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Commemorative Landscapes of North Carolina
Commemorative Landscapes of North Carolina
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  • Monument Name

    Jefferson Davis Camp, Concord

  • Type

    Marker

  • Subjects

    Historic Political Figures

    Civil War, 1861-1865

  • City

    Concord

  • County

    Cabarrus

  • Description

    The Jefferson Davis Camp marker consists of a rectangular bronze tablet attached to a large, low to the ground, rounded boulder. In relief in the center of the tablet are three flags, the Confederate battle flag, the North Carolina State flag of the Confederacy and the national flag of the Confederacy. Although the tablet is dated 1939, news reports have the dedication as June 1941. Overgrown and ignored the area around the marker was properly landscaped and then rededicated in 2012.

  • Inscription

    MARKED BY THE DODSON RAMSEUR CHAPTER / UNITED DAUGHTERS OF THE CONFEDERACY 1939

    ON THIS SITE / AFTER THE EVACUATION OF RICHMOND / JEFFERSON DAVIS / PRESIDENT OF THE CONFEDERATE STATES OF AMERICA / WITH HIS PERSONAL STAFF AND CABINET / CAMPED APRIL 18, 1865. / DISMOUNTING HE HITCHED HIS HORSE / TO A TREE WHICH STOOD ON THIS SPOT.

  • Custodian

    City of Concord

  • Dedication Date

    June 3, 1941

  • Decade

    1940s

  • Geographic Coordinates

    35.429520 , -80.599030 View in Geobrowsemap pin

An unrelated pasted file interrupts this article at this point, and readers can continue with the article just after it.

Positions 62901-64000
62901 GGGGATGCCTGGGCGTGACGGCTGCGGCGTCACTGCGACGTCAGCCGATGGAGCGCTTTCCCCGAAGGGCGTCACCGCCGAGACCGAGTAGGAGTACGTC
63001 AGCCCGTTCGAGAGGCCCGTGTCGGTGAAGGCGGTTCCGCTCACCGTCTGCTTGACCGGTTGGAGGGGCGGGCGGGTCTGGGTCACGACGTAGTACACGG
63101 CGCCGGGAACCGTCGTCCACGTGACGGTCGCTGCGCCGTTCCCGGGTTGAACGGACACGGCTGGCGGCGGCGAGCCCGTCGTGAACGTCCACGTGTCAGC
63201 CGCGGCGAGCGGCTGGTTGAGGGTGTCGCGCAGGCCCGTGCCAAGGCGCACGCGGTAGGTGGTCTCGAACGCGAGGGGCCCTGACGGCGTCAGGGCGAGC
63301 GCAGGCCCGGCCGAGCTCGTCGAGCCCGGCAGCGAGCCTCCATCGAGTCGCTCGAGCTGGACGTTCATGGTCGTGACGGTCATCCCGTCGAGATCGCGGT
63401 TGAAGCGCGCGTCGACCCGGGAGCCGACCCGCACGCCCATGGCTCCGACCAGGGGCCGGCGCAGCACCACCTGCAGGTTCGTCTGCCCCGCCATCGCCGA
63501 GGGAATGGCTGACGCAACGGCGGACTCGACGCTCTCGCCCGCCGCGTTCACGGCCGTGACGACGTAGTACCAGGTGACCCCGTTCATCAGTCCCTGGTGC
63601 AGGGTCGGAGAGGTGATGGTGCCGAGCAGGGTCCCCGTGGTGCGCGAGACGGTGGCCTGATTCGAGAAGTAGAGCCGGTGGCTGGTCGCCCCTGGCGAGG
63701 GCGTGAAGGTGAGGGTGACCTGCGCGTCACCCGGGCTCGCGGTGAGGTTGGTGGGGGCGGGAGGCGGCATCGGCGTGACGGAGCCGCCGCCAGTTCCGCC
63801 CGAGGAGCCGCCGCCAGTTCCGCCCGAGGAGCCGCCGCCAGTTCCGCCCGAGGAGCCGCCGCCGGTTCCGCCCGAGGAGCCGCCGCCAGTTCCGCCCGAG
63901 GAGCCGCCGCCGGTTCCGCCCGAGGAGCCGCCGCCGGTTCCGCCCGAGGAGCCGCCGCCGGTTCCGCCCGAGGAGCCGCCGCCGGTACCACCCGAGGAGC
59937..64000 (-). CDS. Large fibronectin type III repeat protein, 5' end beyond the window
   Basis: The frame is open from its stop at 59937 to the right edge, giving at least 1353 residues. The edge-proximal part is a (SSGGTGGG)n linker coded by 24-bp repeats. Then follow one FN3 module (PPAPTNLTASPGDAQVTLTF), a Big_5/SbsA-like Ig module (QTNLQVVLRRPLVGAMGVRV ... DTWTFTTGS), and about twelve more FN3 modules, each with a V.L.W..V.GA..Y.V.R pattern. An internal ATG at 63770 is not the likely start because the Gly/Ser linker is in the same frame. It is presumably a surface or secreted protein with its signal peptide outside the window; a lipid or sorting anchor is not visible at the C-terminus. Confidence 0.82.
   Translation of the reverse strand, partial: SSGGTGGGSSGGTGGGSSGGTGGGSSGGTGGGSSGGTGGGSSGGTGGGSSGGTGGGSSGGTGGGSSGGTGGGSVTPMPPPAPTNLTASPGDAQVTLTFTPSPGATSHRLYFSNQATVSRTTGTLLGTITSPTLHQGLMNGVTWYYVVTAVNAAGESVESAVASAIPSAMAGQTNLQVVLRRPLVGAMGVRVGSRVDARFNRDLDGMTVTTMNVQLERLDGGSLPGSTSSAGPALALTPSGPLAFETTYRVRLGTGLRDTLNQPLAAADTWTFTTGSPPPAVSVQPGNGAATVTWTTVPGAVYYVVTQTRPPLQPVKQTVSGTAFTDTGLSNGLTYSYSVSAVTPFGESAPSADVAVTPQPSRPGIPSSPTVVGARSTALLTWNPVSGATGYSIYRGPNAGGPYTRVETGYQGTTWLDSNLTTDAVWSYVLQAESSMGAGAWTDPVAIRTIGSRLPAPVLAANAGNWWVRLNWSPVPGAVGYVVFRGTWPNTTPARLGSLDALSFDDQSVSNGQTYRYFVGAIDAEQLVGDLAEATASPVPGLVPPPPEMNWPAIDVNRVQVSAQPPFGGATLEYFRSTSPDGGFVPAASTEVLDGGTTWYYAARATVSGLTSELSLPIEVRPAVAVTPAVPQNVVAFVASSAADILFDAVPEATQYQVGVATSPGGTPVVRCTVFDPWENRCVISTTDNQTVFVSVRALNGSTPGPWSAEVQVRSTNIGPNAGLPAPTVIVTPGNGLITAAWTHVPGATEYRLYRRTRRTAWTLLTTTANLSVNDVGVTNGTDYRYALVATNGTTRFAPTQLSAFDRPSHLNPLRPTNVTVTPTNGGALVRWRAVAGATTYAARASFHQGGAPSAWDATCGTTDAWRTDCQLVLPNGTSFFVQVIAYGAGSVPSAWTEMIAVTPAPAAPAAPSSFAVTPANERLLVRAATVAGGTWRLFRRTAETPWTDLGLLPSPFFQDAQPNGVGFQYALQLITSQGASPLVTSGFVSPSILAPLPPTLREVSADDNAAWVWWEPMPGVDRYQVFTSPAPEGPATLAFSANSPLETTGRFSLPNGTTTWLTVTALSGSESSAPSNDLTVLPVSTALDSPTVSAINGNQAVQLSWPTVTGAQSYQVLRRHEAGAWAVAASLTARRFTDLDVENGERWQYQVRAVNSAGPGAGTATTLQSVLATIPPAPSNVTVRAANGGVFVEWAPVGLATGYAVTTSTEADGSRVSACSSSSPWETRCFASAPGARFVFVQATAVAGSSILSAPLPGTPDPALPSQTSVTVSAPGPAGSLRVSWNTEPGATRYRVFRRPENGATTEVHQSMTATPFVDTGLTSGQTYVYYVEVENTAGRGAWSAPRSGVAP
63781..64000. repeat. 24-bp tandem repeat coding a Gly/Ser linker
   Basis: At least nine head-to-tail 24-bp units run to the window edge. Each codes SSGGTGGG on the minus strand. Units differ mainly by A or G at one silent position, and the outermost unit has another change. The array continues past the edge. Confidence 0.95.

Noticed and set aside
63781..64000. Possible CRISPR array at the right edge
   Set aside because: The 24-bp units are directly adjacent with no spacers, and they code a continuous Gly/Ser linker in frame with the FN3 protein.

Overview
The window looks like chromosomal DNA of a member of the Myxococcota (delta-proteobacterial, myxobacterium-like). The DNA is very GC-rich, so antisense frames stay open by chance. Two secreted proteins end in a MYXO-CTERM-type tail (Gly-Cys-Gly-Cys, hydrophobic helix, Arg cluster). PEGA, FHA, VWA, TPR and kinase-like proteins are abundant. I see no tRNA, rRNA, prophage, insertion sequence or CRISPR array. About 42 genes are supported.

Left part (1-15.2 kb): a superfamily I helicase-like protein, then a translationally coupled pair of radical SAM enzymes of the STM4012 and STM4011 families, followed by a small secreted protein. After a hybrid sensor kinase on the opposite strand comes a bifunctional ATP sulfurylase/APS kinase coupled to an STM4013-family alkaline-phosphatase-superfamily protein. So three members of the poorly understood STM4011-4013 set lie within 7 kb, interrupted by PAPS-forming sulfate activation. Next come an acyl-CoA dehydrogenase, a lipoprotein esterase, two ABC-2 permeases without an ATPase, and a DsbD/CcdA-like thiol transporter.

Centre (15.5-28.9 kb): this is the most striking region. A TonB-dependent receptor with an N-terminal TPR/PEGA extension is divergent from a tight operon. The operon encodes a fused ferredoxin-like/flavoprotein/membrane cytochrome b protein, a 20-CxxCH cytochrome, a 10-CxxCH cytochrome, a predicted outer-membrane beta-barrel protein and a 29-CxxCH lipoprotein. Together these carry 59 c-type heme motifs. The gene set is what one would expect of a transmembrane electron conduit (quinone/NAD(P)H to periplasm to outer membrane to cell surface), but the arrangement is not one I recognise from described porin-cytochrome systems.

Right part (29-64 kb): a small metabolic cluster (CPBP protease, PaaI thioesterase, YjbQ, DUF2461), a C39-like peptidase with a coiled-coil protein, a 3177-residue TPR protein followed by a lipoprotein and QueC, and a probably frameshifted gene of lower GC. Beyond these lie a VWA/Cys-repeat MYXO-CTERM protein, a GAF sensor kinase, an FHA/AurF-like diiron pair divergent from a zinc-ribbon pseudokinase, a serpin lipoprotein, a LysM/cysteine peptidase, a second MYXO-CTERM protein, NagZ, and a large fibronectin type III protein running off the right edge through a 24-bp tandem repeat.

• Supporting Sources

      Knox, Michael. “Rededicated Marker Shows Where Jefferson Davis Hitched His Horse,” Independent Tribune (Concord, NC), June 27, 2012, (accessed June 22, 2017) Link

      Stokes Matt. 2007. “Last Days of the Confederacy: Jefferson Davis In Greensboro And Charlotte, April 1865,” NCPedia.org, (accessed June 22, 2017) Link

      “Jefferson Davis Camp,” The Historical Marker Database, HMdb.org, (accessed June 22, 2017) Link

  • Public Site

    Yes

  • Materials & Techniques

    Bronze, granite

  • Sponsors

    Dodson Ramseur Chapter United Daughters of the Confederacy

  • Subject Notes

    After Richmond fell on April 3, 1865, Jefferson Davis, President of the Confederate States of America, and his advisors fled the city on the railroad headed south, eventually spending 15 days in North Carolina. In route from Greensboro to Charlotte, the party spent the night of April 18 in Concord at the home of Confederate sympathizer Judge Victor C. Barringer on North Union Street.

  • Location

    The marker is on Earl Ave NE just north of Church Street in Concord, NC. It is on the right when traveling north from Church Street.

  • Landscape

    The marker rests next to a utility pole between a used car lot and former single family dwelling now used for a business. Industrial buildings are across the street.

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